N2pc mean amplitudes were computed within 100 msec poststimulus time intervals. For H1 targets, a constant time window (210–310 msec) was employed for all four SOA conditions. Because N2pc components to H2 targets emerged at different latencies relative to the onset of the first display in the different SOA conditions (reflecting the difference in the onset of the second display), the time intervals used for measuring N2pc mean amplitudes for H2 targets were determined separately for each SOA condition on the basis of the grand-averaged N2pc peak latency for this condition. Measurement windows were defined relative to a 100-msec interval centered on the N2pc peak latency (from 50 msec before to 50 msec after the N2pc peak for a particular SOA condition), rounded to the nearest 5 msec. The resulting H2 N2pc mean amplitude windows were 210–310 msec (SOA 10), 220–320 msec (SOA 20), 270–370 msec (SOA 50), and 320–420 msec (SOA 100).

Results

Behavioral Performance

Anticipatory or exceedingly slow RTs (faster than 200 msec or slower than 1500 msec) were removed from analysis, resulting in the exclusion of less than 0.3% of all trials. A repeated-measures ANOVA with the factors SOA (10, 20, 50, and 100 msec) and Display sequence (H1 vs. H2 targets) revealed a main effect of SOA on RTs, F(3, 33) = 5.93, p < .01, ηp2 = .35. Paired t tests showed that RTs in the SOA 100 condition (714 msec) were slower relative to the three other SOA conditions (SOA 50: 663 msec, SOA 20: 660 msec, SOA 10: 654 msec; all t(11) > 2.64, all p < .05, all d > .41). RTs did not differ between the three shorter SOA conditions, all t(11) < 1. There was no main effect of Display sequence on RTs, F < 1. Although the interaction between SOA and display sequence reached significance, F(3, 33) = 2.99, p < .05, ηp2 = .21, follow-up analyses conducted separately for each SOA showed no reliable RT differences between H1 and H2 targets for any SOA condition (all t(11) < 2.03, all p > .06. A repeated-measures ANOVA on error rates with the factors SOA and Display sequence also showed a main effect of SOA, F(3, 33) = 12.20, p < .001, ηp2 = .53. Error rates were higher in the SOA 100 condition (9.1%) relative to the three shorter SOA conditions (SOA 50: 3.4%, SOA 20: 2.3%, SOA 10: 2.7%, all t(11) > 3.64, all p < .01, all d > 1.17) and did not differ between these three short SOA conditions, all t(11) < 1. There was no main effect of Display sequence on error rates, F < 1. Even though the interaction between SOA and display sequence was significant, F(3, 33) = 3.35, p < .05, ηp2 = .23, follow-up analyses conducted separately for each SOA condition found no reliable differences in error rates between trials with H1 and H2 targets for any SOA (all t(11) < 1.76, all p > .01).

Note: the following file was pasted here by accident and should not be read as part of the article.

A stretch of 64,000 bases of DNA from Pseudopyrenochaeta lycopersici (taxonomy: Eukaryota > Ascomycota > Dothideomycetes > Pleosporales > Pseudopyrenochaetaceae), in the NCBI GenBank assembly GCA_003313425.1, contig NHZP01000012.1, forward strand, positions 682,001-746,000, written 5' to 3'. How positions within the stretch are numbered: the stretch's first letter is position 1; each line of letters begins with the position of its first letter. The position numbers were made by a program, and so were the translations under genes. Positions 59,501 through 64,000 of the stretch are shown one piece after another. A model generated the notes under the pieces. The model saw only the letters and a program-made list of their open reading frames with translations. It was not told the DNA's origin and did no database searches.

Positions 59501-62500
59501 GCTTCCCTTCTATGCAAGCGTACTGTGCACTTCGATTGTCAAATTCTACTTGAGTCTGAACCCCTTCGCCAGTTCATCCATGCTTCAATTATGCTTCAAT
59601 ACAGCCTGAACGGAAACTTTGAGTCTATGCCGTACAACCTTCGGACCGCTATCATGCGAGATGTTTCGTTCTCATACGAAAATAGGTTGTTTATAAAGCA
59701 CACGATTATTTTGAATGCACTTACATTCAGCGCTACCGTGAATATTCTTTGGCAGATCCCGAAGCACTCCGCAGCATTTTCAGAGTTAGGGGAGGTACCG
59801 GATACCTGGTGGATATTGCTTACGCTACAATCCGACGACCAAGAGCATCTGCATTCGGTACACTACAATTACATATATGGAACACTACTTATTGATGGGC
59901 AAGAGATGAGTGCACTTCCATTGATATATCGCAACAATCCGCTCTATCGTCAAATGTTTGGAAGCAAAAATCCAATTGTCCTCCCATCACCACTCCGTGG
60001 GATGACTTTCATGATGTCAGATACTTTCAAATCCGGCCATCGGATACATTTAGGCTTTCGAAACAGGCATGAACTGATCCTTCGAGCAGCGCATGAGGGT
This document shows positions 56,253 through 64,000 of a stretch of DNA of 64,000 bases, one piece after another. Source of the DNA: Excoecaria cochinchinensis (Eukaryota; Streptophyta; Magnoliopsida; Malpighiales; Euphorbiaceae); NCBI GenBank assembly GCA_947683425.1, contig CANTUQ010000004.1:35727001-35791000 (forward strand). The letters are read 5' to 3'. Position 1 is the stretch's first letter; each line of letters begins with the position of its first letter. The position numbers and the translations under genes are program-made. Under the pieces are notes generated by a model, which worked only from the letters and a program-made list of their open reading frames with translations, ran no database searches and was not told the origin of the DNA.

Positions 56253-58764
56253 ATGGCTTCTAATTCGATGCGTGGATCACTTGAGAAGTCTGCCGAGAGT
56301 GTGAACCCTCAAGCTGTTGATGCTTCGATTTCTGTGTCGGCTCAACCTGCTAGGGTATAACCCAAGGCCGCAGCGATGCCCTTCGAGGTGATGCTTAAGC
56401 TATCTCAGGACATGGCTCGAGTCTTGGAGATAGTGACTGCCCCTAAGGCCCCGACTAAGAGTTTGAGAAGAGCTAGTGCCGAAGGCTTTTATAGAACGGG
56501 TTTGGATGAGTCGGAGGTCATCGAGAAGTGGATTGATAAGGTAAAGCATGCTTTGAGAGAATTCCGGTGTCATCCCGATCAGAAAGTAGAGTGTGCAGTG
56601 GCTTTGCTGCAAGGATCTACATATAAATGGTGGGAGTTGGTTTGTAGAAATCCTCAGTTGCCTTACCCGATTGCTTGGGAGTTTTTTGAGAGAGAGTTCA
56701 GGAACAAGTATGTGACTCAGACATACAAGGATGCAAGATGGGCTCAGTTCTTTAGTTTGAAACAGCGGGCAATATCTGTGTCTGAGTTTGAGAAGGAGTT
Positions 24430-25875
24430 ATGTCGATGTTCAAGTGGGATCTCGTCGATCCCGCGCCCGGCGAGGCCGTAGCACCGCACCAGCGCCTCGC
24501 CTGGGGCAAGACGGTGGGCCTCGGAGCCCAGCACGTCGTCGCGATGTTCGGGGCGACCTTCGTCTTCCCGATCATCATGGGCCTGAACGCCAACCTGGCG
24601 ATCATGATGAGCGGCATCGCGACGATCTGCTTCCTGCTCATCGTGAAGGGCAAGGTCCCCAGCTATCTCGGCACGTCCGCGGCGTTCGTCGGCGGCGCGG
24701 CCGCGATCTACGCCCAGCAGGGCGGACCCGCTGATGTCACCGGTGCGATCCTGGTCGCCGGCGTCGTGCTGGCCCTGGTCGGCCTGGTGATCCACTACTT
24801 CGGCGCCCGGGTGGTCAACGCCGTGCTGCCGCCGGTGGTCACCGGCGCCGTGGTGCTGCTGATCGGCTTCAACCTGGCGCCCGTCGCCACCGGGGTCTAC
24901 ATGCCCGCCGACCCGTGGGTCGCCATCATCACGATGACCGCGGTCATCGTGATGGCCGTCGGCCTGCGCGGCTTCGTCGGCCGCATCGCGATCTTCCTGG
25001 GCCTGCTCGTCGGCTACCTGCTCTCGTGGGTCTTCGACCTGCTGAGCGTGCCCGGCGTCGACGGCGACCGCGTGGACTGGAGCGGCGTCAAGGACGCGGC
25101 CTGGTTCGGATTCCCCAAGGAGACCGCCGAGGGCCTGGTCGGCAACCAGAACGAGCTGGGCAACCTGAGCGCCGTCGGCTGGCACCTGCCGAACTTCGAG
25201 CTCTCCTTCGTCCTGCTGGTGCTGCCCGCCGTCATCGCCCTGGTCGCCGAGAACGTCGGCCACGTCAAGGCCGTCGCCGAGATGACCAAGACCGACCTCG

N2pc Components